Liam McGee: At a macro level, once the subprime stuff sorts out, I do think companies like ours, because we have — you know, if somebody has a checking account with us for ten years, and let's say in that ten years never has an NSF check, and their FICO score is low, that in effect might be, to some might be a subprime loan, but to us might be near-prime. Or they have a credit card. Small limit but they handle it responsibly. So if that's your point, yes. But that's not subprime in the abusive way that some of the lenders talked about. And we do some of that today but we don't consider it subprime because we know the customer. But that's again, one of the advantages that some of the more responsible lenders will be able to do that. Then you'll be able to use your balance sheet. But the days of chasing mortgage volume just to get volume, regardless of the value, which is what some of these lenders did, particularly in the last cycle, I just don't think that's good for anybody. Least of all the person who gets in a house and isn't likely to be in there for a while.


Liam McGee: I don't think we should lose sight — even with the stress in the U.S. housing market; there is a correction going on right now, it's just a question of how big the correction will be — those that made loans responsibly are paying them. And I don't think we should lose sight of that.

Tim Cavanaugh: Is there any role for the private sector or the government to help out the irresponsible borrowers? Let's leave the lenders out of the equation for now.

Liam McGee: I think that's a public policy issue. I think our view is that in general the market should sort that out. I mean the borrowers themselves had some responsibility as well. And I think that's a public policy issue and I, obviously it's going to be debated. But I, and clearly there's business opportunities for us. There's clearly borrowers that are responsible, that got into mortgages that need to be reset. And that's a good business opportunity for us, to get those people locked in. And we're attacking that pretty aggressively. You may have seen some of our advertising attacking that. The thing with us is, part of our ethic is we're not going to make loans to people where we have a high probability or any probability of foreclosing. That's just not consistent with our brand. We gave up profits and were heavily criticized by some in Wall Street for not having done that in the prior five or six years. But I think that decision has been vindicated. [...]

What was interesting about [No-Fee Mortgage Plus], and we did some of the research with our customers, we had thought customers were primarily driven by rate. What they told us was as long as the rate is fair, the thing that bothers us the most is paying all those fees. It can add up to thousands of dollars. No-Fee Mortgage Plus saves the average borrower about $3,500. And second, people want to be sure the loan's going to close on time. And so if you look at our value proposition it directly addressed those things. So I think when you have a value proposition that's different, particularly in this environment, that paradigm may be shifting. [...] Our advertising speaks to: Do you have to a loan that needs to be reset, and are you worried about a responsible letter, that's going to be fair and will lend. And that has really resonated. [...]

Tim Cavanaugh: When you speak about resetting loans, I'm wondering how do you reset, you have somebody who can't afford the rate they're paying right now, how do you reset a loan to something that they can pay without losing money yourself?

Liam McGee: Well we price it obviously, we price it against our funding with an appropriate margin. But if you can get at this part, you know rates are trending down, somebody has a variable loan that's going to reset at a higher rate, the formula was set when they got the loan, and they can now refinance that with a fixed-rate loan — 15, 30 — at a relatively low fixed rate, that's a much better transaction for them than having to reset at the original rate that would be an above market rate.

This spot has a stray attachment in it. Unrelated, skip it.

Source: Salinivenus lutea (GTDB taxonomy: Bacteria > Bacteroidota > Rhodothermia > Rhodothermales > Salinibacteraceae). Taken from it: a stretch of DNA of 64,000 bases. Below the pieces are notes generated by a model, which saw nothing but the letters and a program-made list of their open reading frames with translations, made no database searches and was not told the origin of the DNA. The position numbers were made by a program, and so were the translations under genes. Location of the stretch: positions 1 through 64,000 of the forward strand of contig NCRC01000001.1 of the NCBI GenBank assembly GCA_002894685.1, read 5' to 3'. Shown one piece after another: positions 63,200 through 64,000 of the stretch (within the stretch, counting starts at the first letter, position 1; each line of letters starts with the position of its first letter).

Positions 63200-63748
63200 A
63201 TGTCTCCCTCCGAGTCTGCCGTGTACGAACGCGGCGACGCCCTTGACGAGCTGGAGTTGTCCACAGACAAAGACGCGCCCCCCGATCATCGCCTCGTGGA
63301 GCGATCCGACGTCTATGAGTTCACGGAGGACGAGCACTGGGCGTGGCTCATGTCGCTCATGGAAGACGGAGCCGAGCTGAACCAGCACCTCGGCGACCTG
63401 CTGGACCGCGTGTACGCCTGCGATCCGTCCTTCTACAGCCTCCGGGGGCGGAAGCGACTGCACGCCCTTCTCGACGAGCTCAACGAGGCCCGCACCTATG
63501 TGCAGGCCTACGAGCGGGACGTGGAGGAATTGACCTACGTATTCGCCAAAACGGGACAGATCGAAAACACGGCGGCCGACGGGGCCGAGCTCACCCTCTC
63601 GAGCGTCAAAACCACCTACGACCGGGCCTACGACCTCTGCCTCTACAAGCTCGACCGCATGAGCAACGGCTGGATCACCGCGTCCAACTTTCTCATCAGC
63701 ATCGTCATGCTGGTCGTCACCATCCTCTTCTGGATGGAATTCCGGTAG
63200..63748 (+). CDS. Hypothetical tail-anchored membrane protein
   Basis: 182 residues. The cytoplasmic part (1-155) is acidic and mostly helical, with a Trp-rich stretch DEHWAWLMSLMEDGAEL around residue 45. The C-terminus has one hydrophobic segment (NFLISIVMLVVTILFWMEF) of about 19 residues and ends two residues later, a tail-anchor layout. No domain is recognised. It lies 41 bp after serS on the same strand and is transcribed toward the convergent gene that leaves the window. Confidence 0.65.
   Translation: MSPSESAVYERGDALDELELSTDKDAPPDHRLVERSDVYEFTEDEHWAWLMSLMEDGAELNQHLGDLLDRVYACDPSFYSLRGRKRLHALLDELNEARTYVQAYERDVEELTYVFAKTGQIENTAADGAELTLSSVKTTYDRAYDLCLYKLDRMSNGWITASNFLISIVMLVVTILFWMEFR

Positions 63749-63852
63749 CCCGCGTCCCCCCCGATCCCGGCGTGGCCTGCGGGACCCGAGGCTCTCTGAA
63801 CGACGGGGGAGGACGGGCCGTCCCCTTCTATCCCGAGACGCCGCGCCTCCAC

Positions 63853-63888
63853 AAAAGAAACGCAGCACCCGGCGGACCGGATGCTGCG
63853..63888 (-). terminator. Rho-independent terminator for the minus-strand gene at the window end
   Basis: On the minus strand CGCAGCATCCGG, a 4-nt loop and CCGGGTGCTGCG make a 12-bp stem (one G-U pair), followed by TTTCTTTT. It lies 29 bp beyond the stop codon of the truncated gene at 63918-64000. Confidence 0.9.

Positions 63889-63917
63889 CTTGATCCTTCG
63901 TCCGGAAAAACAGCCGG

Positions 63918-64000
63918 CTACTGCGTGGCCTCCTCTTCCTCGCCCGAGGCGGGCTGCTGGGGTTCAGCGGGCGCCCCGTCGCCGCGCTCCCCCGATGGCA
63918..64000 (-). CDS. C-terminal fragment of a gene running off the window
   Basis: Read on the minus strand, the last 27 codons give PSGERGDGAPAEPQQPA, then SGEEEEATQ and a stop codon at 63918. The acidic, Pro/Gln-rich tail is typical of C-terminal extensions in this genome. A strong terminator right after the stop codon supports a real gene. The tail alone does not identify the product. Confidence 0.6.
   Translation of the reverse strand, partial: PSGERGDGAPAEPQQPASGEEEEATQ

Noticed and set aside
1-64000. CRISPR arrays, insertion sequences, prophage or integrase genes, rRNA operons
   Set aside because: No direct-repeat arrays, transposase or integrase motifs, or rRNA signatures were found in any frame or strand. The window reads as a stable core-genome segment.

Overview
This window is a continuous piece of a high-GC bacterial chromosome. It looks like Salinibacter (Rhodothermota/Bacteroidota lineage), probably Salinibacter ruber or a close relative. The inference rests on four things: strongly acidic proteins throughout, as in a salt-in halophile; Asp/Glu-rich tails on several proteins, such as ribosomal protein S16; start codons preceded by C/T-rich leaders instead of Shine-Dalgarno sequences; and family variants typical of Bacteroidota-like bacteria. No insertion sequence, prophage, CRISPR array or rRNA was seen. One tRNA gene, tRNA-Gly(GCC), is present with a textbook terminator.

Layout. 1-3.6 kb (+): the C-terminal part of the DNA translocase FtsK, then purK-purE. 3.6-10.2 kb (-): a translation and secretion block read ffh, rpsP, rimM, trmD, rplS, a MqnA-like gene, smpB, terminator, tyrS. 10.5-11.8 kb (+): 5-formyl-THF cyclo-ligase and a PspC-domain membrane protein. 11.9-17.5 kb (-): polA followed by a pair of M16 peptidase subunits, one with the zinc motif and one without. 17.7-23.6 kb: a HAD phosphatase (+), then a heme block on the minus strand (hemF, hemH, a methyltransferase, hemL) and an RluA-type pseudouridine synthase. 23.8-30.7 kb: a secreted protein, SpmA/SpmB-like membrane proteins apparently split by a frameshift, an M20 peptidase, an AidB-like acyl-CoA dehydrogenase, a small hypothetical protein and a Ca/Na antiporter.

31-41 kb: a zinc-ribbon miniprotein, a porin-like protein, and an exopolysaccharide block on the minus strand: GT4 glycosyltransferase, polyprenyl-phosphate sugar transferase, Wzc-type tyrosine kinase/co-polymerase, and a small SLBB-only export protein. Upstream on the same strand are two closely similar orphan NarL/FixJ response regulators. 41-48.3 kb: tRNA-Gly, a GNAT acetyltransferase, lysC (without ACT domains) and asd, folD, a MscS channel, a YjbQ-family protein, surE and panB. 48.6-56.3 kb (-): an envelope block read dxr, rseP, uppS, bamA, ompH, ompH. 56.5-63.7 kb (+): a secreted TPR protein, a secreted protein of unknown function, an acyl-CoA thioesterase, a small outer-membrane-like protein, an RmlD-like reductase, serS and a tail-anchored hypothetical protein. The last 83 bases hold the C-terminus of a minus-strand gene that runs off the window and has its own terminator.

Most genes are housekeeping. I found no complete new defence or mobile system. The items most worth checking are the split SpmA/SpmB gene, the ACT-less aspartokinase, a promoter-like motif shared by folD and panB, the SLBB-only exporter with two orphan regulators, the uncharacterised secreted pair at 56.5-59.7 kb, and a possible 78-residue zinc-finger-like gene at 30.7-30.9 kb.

Tim Cavanaugh: But wasn't the...

Eryn Brown: The original lender takes the loss, right? Because you're buying the loan?

Liam McGee: Yeah, I mean, they might have a mark to market in terms of their prepayment. I mean the big thing in the mortgage business is the mortgage servicing, so somebody's going to have a mark to market if their paper prepays at a higher rate than the math was originally.

Moral hazard and good business practices

Jim Newton: There's a fair amount of political pressure to provide some relief to people who got into these loans, for good or bad. Is there, I mean you indicated a preference to letting the market sort that out. What's the downside to the government stepping in and trying to help some of these people who are in this situation now?

Liam McGee: Well anytime you have a "bailout" of some of those bad business practices you have that moral equity issue I think. And I just think it's, it's attractive on the political stump to say that; I just think we have to be — and this is not about our company, just as a U.S. citizen...

Jim Newton: I understand.

Liam McGee: ...we have to be very careful that, that something of that sort doesn't re-encourage that sort of behavior once we get through this cycle, two or three years from now. That we're back in the same place and there's a precedent set. We kind of believe that responsible companies ought to live with the consequences of their, of their actions. There's no question that there's probably some small sub-segment of responsible customers who didn't understand because they were misled or misrepresented or whatever. And I think Barney Frank's proposed legislation really heightens the liability for those that, that have those kind of behaviors, and we subscribe to that.

But there were also consumers who knew exactly what they were doing. And we think that, whether or not the lender was regulated or not, I just think we have to be very careful. I'm not rushing to a solution. Because there was accountability all around. It wasn't just the lenders.

Jim Newton: And is the fact that Bank of America was not swept up in this the way some were a tribute to the regulatory environment in which you work or the business practices you impose on yourself. And the reason I ask that is, is there a regulatory solution that will mitigate this going forward, or is it merely the adoption of better business practices?

Liam McGee: I think it's some of both. Honestly the regulatory scrutiny we get, as opposed to those that largely created this problem, where they had no regulatory scrutiny, certainly creates and environment that, we have many masters, one of which are the regulators.

But I would say for us in fact it was a very deliberate business strategy.

Copyright © 2018, Los Angeles Times
EDITION: California | U.S. & World